What do you like about Philly so far?
Not the drivers! Oh my goodness, you guys are so aggressive! But I like the diversity here, especially in the LGBTQ community. And Philly has an identity, throw out Philly and people go — Eagles, Flyers, cheese steaks. There’s not much to say about Virginia that’s identifying. I was so pumped to go to Philly Pride, but Covid threw it in my face.
What was an early sign that you were gay?
I knew from an early age, though I didn’t really come out until I was 23. I guess one sign is when I was dating my last boyfriend, I remember going to a restaurant and him holding the door for me. Then noticing a beautiful couple behind us with the guy holding the door for his girlfriend and thinking, “Man, I would love to be holding the door for her…” little things like that. I eventually broke up with him, I loved him but I knew that my love had its limits and it wasn’t fair to him. We’re still friends to this day.
Were you driving before you got your license?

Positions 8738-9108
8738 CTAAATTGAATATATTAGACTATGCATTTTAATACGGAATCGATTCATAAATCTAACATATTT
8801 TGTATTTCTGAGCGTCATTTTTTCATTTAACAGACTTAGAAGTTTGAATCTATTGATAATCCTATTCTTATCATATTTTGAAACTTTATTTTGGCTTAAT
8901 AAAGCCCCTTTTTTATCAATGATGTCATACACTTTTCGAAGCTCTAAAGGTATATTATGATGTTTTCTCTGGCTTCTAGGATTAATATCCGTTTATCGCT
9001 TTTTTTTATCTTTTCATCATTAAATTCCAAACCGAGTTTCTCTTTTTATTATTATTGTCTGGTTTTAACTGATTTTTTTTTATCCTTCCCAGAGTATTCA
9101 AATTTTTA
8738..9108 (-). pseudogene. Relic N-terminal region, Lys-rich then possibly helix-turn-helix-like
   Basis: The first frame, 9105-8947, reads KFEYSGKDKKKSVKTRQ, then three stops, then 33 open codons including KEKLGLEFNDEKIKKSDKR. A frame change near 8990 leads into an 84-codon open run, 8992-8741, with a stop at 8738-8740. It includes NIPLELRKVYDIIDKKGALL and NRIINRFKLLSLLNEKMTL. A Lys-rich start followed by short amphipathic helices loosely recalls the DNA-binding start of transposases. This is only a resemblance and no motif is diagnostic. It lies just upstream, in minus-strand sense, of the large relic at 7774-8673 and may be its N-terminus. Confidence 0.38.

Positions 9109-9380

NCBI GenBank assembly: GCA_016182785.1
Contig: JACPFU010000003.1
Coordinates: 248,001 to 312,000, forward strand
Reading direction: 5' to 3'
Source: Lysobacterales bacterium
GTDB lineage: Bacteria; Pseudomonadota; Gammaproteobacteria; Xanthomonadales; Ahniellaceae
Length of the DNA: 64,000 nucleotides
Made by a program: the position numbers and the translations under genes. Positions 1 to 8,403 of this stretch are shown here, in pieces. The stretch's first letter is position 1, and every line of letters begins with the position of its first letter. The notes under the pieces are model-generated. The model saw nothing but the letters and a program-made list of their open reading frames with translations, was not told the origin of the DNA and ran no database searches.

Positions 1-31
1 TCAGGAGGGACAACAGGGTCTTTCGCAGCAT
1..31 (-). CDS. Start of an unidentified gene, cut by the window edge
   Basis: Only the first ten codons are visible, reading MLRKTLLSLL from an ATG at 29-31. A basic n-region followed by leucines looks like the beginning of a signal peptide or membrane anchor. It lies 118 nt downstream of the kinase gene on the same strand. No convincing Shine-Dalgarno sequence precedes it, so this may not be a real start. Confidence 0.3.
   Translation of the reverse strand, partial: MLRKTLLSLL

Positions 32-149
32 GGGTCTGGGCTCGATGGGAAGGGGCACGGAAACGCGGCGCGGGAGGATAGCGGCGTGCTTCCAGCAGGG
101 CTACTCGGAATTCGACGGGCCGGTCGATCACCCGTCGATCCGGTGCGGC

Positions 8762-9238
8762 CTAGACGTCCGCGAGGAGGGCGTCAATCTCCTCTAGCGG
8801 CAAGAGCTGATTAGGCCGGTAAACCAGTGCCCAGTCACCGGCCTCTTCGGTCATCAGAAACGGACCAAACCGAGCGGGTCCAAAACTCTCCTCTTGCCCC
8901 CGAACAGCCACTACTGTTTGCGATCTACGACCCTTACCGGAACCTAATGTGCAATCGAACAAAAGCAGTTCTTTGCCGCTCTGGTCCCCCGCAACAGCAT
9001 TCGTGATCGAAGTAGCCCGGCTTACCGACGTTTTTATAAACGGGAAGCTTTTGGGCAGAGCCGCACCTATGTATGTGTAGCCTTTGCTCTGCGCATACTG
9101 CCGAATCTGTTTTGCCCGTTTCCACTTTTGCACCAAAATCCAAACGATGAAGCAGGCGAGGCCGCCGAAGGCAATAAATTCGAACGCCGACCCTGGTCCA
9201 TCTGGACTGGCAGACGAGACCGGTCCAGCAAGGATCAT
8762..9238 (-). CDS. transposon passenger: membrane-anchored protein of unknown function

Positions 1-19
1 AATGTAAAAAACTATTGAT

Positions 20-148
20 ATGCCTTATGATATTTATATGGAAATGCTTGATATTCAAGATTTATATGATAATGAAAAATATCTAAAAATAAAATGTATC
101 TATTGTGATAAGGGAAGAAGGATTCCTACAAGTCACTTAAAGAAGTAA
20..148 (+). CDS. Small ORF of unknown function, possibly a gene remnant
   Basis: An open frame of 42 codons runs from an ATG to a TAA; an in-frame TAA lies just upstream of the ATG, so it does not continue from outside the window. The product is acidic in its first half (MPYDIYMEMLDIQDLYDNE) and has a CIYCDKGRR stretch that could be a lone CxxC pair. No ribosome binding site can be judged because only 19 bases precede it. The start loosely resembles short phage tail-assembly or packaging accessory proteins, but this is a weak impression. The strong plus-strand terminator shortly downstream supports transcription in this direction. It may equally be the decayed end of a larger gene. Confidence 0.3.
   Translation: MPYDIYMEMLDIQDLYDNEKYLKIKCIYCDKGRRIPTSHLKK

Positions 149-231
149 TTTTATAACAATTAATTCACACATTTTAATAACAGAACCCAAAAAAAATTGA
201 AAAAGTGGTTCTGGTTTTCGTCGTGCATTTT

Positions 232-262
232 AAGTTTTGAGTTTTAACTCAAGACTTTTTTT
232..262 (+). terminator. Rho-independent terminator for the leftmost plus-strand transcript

No, I was a goody-two shoes! I didn’t drive until I went to driving school and got my permit, I didn’t drink until I was 21. I was by the book.
Do you speak any other languages?
No, I’m half Puerto Rican but my father wasn’t in my life enough for me to adopt much of the culture. I’m more familiar with black culture from my mother’s side.
A beautiful childhood memory?
My grandfather loved gardening and he would grow fresh vegetables in a big garden at his house. When the green beans were ready to harvest he’d put them in a big basket for me and my sister to shuck so my grandmother could cook them later. There was just something so peaceful about sitting there by my grandfather’s feet with my sister, he loved watching WWE so we’d have the sound of that in the background along with the sounds of my grandmother in the kitchen clinking dishes and pots. It was very zen in its way. A lot of what I do now, I attribute to my grandfather because he’s the one who fostered my love of cars. He passed away in 2014, so I relish those memories.
And I’m sure the food was good too, right off the vine!
Without a doubt. Thanksgivings were amazing.
My ex is Greek and her mother made Greek style beans fresh from her garden. I STILL miss them! I read that you were a Safety Service Patroller for the Dept. of Transportation in Virginia. What was the craziest thing you saw?